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Rural and urban sectors engaged in rivers process

Sheep and beef farmers and Hamilton city’s water and wastewater treatment plants have both been involved recently with the Healthy Rivers: Plan for Change/Wai Ora: He Rautaki Whakapaipai process aimed at protecting the Waikato and Waipa rivers.

The project’s Collaborative Stakeholder Group – a representative group which is looking to develop a proposed regional plan change for the rivers – has visited the Hamilton city plants to hear about rules and regulations that control discharges to the Waikato River.

The CSG’s chair Bill Wasley said it was interesting to hear about Hamilton City Council’s ongoing improvements to its discharges.

“Along with farmers and many other groups they’re working towards improving the health of the river.”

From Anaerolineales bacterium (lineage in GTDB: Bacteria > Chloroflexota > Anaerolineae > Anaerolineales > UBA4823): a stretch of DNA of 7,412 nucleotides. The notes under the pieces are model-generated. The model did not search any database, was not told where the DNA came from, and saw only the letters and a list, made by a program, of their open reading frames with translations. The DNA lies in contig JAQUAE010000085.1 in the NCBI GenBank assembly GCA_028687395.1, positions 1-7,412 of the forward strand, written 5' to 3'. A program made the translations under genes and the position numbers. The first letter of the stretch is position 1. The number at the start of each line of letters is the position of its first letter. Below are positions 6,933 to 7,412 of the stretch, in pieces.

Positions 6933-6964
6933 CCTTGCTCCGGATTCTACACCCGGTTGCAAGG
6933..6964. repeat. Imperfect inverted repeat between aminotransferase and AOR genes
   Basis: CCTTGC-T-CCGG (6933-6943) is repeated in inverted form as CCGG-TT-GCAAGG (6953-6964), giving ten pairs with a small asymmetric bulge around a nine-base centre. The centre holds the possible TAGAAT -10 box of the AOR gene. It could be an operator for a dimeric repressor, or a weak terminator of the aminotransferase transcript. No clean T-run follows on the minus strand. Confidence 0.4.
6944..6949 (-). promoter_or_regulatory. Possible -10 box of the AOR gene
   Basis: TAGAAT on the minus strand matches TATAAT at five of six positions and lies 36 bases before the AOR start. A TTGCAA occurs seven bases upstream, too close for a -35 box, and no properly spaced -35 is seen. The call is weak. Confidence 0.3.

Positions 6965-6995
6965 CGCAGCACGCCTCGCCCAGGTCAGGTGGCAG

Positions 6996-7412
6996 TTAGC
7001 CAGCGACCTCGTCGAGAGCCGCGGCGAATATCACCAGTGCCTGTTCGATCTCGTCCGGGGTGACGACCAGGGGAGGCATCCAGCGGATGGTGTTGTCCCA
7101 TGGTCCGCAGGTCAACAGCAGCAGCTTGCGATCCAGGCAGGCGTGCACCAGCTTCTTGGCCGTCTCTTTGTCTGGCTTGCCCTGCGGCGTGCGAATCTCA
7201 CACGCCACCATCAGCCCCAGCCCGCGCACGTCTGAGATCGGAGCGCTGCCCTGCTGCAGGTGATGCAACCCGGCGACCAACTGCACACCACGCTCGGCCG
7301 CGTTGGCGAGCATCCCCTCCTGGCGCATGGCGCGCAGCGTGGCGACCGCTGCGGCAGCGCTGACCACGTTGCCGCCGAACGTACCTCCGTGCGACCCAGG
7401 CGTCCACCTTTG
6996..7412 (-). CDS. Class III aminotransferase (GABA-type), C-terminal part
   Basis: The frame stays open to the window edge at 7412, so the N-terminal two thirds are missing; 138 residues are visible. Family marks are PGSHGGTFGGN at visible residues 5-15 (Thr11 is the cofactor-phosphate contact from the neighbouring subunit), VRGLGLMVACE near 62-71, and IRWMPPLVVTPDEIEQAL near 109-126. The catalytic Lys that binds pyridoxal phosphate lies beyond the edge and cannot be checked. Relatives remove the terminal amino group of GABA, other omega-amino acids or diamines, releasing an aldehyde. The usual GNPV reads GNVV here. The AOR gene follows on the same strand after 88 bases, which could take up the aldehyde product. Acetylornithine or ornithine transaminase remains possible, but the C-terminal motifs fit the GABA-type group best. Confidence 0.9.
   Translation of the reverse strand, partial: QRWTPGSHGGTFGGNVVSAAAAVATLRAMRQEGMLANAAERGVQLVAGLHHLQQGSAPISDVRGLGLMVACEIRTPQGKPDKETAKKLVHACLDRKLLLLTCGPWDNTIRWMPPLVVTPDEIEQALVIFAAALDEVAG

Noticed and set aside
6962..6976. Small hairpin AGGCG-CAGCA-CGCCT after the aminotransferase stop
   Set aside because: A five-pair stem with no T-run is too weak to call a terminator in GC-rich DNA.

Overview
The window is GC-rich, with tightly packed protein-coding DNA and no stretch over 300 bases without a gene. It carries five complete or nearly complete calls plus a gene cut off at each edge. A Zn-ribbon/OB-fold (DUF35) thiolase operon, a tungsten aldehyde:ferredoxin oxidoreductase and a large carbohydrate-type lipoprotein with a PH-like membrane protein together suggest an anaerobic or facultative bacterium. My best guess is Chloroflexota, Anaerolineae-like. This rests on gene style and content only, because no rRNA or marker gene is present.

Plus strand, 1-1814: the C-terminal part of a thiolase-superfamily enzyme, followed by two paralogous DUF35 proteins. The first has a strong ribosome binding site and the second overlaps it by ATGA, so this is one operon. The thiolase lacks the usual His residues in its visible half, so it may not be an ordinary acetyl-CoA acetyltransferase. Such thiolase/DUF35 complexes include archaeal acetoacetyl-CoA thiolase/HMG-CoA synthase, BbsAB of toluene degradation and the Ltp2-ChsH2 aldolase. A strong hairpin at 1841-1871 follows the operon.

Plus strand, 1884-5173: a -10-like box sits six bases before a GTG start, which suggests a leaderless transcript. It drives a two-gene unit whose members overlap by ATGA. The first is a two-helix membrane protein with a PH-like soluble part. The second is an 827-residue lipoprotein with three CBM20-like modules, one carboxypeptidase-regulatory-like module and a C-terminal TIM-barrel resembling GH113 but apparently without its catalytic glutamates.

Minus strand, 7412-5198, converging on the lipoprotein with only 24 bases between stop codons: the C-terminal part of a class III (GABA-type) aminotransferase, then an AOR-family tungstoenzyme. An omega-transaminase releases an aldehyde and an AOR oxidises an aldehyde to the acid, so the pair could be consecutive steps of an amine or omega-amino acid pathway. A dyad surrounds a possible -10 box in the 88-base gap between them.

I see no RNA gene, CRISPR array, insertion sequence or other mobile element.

This month CSG members are to visit Lake Ohakuri hydroelectric power station, Wairakei geothermal power station and the Kinleith pulp and paper mill. All use Waikato River water.

Meanwhile, about 100 sheep and beef farmers have attended meetings in Huntly, Otorohanga and Putaruru about Healthy Rivers/Wai Ora.

At the meetings, organised by Beef + lamb New Zealand, farmers were provided by project team members with an overview of Healthy Rivers/Wai Ora.

CSG sheep and beef sector representative James Bailey was there to hear farmers’ comments: “Farmers are keen to get on the front foot environmentally, if they’re not already.”

He said farmers also wanted the CSG to understand some of the practical challenges involved in improving environmental performance. A CSG visit to a sheep and beef farm to see on-the-ground realities firsthand is planned for early next year.

Meanwhile, a workshop on Healthy Rivers/Wai Ora next month will look at the project’s progress and give an opportunity for people to comment on the CSG’s draft criteria for choosing policy options.

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